[Marxism] Re: Is the struggle to unify China an expression of "Great Han chauvinism" today?
mkaradjis at hn.vnn.vn
Mon Mar 7 11:08:12 MST 2005
----- Original Message -----
From: "Fred Feldman" <ffeldman at bellatlantic.net>
To: <marxism at lists.econ.utah.edu>
Sent: Monday, March 07, 2005 1:00 PM
Subject: [Marxism] Re: Is the struggle to unify China an expression of
"Great Han chauvinism" today?
> I made
> several mistakes. I misidentified the quote from Michael as from
> Richard, as I thought Michael was quoting Richard. And I actually
> thought the discussion was occurring on this list, too.
and I used a word sloppily, which gave you the wrong impression. and you
managed to think I really meant what I said in the sloppy sentence despite
what I said in the very next sentence. yeh, we all mistakes, let's move on.
> But in the Soviet Union, the whole process is characterized by decay,
> breakdown, plunder, decline of the productive forces, and devastating
> losses of life and well-being across very broad stretches of society.
> In China the emergence of capitalism (if that is what we are seeing, and
> I don't rule it out) takes placee as an almost organic process arising
> out of achievements of the Chinese revolution (relative national unity,
> etc.) It is characterized by an enormous increase in productivity and
> the productive forces. There has been a great expansion in the size and
> potential power of the working class.
Yes the apparent enormous dynamism of capitalism in China, and to an extent
in Vietnam, does not only stand in contrast to the collapse into the utterly
regressive capitalism in the former soviet bloc, but also in contrast to the
record of capitalism in most of the underdeveloped world. I think Fred makes
a good point that this success has a lot ot do with the achievements of the
socialist revolutions in these countries, even if capitalism is now
supplanting the old system (far more so in China)
> Another factor must be kept in mind. The working class and peasantry of
> China are not well-organized, but they are not broken. They are showing
> some capacity to fight for their own interests in the process, which
> shows signs of leading toward a class confrontation. This is also a
> difference with the Soviet Union and Eastern Europe thus far.
Again I completely agree, in fact the ongoing upsurge of workers, peasants
and the poor in a great range of struggles is probably the most enormous
class struggle going on in the world. It stands in marked contrast to the
former soviet bloc.
But is this the difference between whether China is still a workers state or
a capitalist state? If Fred thinks the difference is that in China the
working masses are far from being crushed or totally demoralised, then I
agree that China is still a workers state. But in all these confrontations,
the position of the Chinese state apparatus has seemed clear enough,
standing against the masses, right through to military repression against
strikers and even framing workers leaders with 'subversion' etc. Even the
piece Fred sent a while back about a riot in a Chinese town, which Fred said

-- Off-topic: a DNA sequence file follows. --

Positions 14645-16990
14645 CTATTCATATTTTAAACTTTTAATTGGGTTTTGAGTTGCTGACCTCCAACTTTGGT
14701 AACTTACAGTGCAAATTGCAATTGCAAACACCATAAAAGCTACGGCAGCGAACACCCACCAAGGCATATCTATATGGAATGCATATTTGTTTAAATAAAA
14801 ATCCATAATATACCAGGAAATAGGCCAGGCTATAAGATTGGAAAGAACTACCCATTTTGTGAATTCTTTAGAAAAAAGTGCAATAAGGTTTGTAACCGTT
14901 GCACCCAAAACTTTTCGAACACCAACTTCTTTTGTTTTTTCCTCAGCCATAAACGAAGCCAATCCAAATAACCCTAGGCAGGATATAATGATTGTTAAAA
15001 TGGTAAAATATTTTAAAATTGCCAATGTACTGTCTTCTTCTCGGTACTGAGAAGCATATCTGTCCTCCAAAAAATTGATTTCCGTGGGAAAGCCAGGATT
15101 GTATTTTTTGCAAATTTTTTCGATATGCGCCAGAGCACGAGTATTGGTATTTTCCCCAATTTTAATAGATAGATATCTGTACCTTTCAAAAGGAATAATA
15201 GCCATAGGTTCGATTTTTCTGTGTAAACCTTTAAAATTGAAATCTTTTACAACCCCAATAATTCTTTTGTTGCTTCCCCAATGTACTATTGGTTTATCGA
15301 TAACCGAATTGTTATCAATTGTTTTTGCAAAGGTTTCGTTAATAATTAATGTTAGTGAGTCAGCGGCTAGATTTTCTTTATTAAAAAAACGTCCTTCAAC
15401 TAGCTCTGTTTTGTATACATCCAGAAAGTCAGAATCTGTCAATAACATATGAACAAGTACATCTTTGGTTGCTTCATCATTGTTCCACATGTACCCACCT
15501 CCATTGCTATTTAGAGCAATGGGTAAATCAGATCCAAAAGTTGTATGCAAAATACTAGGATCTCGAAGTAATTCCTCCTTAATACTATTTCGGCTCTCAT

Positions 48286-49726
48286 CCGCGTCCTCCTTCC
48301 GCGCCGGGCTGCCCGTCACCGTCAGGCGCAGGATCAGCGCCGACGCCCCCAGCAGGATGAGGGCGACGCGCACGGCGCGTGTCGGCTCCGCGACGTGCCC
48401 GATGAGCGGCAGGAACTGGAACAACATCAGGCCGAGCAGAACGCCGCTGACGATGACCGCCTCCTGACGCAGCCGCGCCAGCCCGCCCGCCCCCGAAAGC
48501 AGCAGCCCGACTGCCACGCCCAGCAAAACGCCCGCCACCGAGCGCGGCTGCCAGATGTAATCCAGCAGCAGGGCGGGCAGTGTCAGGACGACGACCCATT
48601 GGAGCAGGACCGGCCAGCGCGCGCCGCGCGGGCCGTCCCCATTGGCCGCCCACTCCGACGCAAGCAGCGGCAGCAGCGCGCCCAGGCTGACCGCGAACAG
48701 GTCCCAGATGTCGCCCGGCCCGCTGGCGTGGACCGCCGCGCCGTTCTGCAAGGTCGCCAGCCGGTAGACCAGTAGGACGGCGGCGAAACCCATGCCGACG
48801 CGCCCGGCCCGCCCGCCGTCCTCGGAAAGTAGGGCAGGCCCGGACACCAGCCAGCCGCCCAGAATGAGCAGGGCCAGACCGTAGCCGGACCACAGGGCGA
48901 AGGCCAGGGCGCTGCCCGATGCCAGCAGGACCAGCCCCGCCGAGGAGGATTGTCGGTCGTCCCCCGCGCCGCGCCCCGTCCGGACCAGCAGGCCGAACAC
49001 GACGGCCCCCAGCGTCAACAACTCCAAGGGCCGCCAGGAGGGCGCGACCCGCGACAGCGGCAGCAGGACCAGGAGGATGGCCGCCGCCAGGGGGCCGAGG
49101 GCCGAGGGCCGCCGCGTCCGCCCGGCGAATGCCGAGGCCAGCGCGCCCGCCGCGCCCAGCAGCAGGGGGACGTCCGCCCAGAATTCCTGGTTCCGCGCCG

showed rumours of the death of the Chinese workers state were premature, it
was clear where the state bodies stood in relation to this revolt by the
poor. So it is not so much a difference as a question of definition.
> So I am going to take my dear old time on China. And I doubt piling up
> statistices on "privatization" will be enough to convince me.
That's good, I completely agree, even if it is my statistics you're
referring to. I was simply outlining how much further the privatisation
drive had gone since the figures quoted by Richard for 1999 alleged 40
percent of Chinese GDP to still be "public". It seems these days more like
20-25 percent, and "public" seems to be a word covering firms where shares
are "publicly" traded.
But that doesn't necessarily mean that when the state still had a 40 percent
share (the current Vietnamese level) it was still a workers state, or that
now the share has dropped much lower it is necessarily a capitalist state.
On that I completely agree. If we were going to define 'workers' state' on
the basis of various percentages of alleged state or "public" ownership,
then a lot of past and some present capitalist states in the third world
would have to be given prior consideration for listing in the 'workers
state' category ahead of both China and Vietnam. Actually, I still strongly
agree with the position adopted in 1979 by both our then SWPs that Pol Pot's
Cambodia was not in any sense a 'workers state', even though it had
"nationalsied" everyhting down to the shovel - when the first act of a
peasant army is to physically disperse whatever exists of an urban working
class to rural areas in the four corners of the country, the term 'workers
state' reaches absurdity.
However, the level of privatisation would seem to me to be *one factor*
amongst a host of others, and in particular things like how fast
privatisation is proceeding, what happens to the workers in the process,
other issues related to the social impact, what size and kind of enterprises
are being privatised etc etc would seem to have *some* relevance, wouldn't
you think Fred?
And below a certain level, even the the level itself must eventually become
a pretty solid factor, I'd think. I mean, yes, a country might have a
'state' sector of 70 percent of GDP and not be a workers state (eg Iran, to
name one of a number). But at the other end, once you get really low - under
20 percent?? - surely it becomes difficult for the society to really be able